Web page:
The Propulsion Systems Laboratory (PSL) was the National Advisory Committee for Aeronautics’ (NACA) most powerful facility for testing full-scale engines at simulated flight altitudes. The original PSL chambers, referred to as PSL No. 1 and 2, were a technological combination of the old static sea level test stands and the complex Altitude Wind Tunnel, which recreated actual flight conditions on a larger scale. PSL’s significance lies in the size and power of the engines it tested. When it became operational in 1952, PSL was the nation’s only facility that could run these large full-size engine systems in controlled altitude conditions. The ability to control the test environment was important in the advancement of the ever-increasing and complex turbojet systems.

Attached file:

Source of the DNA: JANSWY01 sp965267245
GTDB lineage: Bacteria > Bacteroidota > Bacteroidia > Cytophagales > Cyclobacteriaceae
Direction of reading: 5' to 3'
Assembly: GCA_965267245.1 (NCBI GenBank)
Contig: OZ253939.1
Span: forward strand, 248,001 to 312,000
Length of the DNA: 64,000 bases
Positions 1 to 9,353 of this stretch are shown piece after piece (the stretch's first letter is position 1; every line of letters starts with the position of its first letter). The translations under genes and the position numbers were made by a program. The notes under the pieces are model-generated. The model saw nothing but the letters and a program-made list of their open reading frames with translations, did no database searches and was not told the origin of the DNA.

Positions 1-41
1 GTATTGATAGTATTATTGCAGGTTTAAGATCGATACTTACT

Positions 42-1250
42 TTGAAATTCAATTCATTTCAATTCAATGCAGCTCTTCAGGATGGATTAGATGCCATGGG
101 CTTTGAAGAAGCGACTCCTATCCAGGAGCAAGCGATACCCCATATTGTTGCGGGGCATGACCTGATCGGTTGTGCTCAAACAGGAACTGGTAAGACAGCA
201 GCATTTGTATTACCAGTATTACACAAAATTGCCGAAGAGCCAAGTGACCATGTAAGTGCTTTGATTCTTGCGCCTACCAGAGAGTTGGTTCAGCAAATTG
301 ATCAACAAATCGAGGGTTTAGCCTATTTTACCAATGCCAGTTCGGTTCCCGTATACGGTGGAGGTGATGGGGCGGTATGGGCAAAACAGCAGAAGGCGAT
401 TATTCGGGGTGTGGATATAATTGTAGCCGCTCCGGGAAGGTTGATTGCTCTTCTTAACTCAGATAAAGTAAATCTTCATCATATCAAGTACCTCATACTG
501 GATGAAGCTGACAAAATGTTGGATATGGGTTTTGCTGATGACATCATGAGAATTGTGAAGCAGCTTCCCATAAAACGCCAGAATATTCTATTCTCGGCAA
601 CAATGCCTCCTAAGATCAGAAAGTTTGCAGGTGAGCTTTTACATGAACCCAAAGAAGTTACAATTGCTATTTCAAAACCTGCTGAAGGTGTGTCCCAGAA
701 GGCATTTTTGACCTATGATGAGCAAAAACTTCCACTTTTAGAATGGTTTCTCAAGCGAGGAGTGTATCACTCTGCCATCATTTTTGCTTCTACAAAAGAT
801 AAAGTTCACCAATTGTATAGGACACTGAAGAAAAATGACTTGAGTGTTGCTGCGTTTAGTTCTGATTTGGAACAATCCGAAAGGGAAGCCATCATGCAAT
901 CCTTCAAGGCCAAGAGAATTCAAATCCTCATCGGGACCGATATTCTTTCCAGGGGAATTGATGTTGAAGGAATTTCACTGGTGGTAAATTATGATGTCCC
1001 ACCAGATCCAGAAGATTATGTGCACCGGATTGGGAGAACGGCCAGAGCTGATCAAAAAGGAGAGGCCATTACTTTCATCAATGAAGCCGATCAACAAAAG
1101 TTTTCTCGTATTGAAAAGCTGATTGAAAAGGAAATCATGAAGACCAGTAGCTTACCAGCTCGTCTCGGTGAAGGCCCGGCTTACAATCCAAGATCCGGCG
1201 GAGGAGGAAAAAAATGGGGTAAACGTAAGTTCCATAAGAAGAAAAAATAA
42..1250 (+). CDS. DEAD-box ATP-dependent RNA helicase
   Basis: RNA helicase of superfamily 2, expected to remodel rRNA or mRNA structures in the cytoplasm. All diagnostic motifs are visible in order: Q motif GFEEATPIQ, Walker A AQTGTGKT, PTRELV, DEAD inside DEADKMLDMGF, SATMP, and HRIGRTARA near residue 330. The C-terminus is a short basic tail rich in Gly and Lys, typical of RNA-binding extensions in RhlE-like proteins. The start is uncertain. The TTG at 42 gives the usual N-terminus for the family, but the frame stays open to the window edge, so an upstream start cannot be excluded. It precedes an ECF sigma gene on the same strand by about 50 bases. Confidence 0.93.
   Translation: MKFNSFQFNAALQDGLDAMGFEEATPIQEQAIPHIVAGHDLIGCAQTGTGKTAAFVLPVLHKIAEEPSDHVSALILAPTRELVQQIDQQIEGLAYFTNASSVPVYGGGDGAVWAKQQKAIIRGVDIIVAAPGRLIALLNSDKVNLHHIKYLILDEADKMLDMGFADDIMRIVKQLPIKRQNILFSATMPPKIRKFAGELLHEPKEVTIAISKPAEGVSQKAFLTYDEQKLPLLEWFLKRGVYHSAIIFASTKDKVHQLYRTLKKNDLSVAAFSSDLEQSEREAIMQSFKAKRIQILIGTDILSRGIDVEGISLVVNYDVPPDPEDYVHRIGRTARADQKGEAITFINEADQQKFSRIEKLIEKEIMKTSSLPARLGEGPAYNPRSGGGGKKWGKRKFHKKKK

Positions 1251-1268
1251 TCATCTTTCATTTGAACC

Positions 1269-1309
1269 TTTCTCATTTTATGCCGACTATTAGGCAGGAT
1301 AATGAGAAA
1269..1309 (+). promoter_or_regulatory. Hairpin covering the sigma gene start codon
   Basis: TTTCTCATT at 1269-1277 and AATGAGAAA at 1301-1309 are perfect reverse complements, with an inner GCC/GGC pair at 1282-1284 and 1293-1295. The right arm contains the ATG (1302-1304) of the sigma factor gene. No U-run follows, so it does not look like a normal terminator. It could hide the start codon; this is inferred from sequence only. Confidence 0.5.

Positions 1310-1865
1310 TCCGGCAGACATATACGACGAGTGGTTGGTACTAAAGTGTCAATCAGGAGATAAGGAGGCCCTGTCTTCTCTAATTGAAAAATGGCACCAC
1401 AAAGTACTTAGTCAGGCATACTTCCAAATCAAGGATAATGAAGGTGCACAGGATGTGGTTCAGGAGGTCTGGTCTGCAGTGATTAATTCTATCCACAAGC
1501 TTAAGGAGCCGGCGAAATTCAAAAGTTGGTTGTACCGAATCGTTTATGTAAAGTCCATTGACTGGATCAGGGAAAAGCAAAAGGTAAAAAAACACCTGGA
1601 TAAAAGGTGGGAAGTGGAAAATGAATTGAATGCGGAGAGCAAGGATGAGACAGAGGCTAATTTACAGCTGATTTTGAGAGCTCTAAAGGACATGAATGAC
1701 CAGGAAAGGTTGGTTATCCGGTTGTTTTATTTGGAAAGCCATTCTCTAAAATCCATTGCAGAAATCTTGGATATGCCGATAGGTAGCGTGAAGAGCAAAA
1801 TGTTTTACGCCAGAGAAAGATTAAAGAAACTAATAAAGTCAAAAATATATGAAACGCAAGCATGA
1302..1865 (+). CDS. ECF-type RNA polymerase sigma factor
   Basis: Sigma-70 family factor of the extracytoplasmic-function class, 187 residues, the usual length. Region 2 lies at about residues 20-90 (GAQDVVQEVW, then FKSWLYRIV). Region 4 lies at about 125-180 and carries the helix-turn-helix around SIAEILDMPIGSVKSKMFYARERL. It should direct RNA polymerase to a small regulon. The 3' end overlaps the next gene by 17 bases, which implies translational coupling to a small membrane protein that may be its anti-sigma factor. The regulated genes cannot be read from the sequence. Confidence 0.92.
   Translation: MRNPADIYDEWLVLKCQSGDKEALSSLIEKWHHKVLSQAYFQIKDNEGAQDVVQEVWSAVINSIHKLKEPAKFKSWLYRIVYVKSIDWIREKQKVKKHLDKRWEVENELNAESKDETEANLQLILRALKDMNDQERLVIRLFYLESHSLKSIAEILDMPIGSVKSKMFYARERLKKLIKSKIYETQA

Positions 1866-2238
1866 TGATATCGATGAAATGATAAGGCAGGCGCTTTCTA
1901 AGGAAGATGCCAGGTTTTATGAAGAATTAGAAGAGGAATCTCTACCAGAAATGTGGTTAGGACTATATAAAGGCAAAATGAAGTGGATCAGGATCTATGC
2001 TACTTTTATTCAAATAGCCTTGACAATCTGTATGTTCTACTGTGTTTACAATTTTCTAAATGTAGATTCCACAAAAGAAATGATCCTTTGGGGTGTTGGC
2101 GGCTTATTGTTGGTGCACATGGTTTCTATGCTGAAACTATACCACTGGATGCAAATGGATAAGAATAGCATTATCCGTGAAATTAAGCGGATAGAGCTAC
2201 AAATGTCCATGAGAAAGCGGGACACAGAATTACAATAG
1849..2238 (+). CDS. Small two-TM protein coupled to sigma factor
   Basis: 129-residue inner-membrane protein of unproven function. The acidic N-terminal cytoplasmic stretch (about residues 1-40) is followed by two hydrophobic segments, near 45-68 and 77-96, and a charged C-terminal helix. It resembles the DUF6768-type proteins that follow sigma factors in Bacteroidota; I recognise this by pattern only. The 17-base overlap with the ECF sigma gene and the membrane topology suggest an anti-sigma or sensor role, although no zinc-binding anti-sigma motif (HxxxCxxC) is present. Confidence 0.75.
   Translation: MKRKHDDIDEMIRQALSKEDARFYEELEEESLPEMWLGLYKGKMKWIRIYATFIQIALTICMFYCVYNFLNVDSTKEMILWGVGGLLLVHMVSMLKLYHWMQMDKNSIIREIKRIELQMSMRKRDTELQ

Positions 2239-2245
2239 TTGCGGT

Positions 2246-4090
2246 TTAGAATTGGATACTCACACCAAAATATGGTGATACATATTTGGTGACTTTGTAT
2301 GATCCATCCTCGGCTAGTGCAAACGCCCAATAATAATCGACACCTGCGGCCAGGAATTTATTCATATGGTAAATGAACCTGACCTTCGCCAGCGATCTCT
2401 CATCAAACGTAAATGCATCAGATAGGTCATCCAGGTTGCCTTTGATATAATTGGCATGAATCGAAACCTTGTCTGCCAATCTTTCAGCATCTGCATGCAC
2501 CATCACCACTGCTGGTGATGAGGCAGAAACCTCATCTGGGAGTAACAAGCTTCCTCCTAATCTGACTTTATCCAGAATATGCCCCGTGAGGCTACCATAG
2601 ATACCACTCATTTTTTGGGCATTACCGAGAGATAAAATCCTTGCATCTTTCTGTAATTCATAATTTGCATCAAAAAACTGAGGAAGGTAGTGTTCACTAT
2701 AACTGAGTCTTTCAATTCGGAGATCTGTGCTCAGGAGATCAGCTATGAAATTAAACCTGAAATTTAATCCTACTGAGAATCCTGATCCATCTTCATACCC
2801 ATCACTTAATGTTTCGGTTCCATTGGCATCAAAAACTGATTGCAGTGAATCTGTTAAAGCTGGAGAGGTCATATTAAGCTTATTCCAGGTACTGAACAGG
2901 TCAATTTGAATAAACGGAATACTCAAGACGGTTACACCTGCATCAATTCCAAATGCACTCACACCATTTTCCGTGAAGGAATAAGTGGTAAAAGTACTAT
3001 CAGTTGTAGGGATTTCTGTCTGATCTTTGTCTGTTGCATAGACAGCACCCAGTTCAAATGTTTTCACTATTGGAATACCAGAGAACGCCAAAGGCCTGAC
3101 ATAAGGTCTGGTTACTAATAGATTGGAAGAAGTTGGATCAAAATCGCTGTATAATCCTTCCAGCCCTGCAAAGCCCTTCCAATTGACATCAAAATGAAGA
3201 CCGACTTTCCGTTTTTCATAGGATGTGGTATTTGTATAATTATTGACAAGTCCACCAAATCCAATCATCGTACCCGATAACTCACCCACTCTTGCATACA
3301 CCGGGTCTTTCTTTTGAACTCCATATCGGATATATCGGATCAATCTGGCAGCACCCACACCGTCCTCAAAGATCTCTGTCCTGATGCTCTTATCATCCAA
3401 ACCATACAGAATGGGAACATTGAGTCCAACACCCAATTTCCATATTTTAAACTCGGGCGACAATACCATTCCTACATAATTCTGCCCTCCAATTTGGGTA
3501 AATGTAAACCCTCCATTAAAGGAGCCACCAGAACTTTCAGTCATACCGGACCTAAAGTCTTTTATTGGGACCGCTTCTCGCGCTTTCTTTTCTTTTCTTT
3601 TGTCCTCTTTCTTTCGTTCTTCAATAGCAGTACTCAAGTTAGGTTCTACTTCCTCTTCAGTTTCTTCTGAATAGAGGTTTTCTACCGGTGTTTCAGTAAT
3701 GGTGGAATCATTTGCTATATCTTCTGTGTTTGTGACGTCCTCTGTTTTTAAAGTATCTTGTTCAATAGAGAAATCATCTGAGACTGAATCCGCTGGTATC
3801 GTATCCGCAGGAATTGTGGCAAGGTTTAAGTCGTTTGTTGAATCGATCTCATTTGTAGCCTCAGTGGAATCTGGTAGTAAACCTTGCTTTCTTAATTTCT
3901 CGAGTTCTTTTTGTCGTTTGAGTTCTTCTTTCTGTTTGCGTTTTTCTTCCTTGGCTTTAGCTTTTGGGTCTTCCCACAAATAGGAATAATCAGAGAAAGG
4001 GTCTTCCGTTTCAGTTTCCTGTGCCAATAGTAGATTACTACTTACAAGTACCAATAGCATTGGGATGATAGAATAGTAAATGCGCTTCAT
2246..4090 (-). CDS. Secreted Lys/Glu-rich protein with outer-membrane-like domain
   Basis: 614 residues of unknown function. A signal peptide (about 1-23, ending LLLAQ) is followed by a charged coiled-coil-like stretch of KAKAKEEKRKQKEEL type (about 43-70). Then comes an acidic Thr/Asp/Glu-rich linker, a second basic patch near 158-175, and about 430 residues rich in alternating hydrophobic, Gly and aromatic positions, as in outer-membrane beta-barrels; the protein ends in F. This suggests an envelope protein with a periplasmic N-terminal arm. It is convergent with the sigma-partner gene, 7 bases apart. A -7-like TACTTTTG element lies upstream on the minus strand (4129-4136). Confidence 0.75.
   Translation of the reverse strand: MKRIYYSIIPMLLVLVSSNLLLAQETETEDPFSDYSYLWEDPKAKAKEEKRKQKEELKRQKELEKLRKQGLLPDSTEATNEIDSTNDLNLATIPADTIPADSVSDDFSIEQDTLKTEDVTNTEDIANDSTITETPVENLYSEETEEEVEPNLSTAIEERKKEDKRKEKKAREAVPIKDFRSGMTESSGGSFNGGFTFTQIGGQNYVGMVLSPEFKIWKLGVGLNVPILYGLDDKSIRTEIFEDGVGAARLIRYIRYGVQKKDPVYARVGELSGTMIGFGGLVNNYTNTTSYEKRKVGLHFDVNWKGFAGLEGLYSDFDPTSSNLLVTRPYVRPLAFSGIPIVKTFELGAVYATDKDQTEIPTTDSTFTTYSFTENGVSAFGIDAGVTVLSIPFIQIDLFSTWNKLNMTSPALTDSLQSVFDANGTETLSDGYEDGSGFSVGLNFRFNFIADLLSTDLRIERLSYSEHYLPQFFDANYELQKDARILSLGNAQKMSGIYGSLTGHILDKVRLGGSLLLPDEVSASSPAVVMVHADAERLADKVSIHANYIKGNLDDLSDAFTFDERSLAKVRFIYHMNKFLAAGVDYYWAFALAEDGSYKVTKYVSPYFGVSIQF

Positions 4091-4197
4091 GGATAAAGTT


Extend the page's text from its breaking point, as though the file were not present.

The two 14-foot-diameter and 24-foot-long chambers were first used to study the increasingly powerful jet engines of the early 1950s and the ramjets for missile programs such as Navaho and Bomarc. With the advent of the space program in the late 1950s, the facility was used to study complex rocket engines, including the seminal Pratt & Whitney RL-10 that was used to power the Centaur rocket and Saturn I upper stages. In the mid-1960s, PSL returned its focus to jet engines, which continued to grow in size and performance. By 1972 two additional, more powerful test chambers were added to PSL to accommodate these new engines. The original chambers continued with jet engine research until being phased out in 1979. PSL No. 3 and 4 still maintains a busy schedule. It is NASA’s only facility for testing full-scale engine systems at flight altitudes.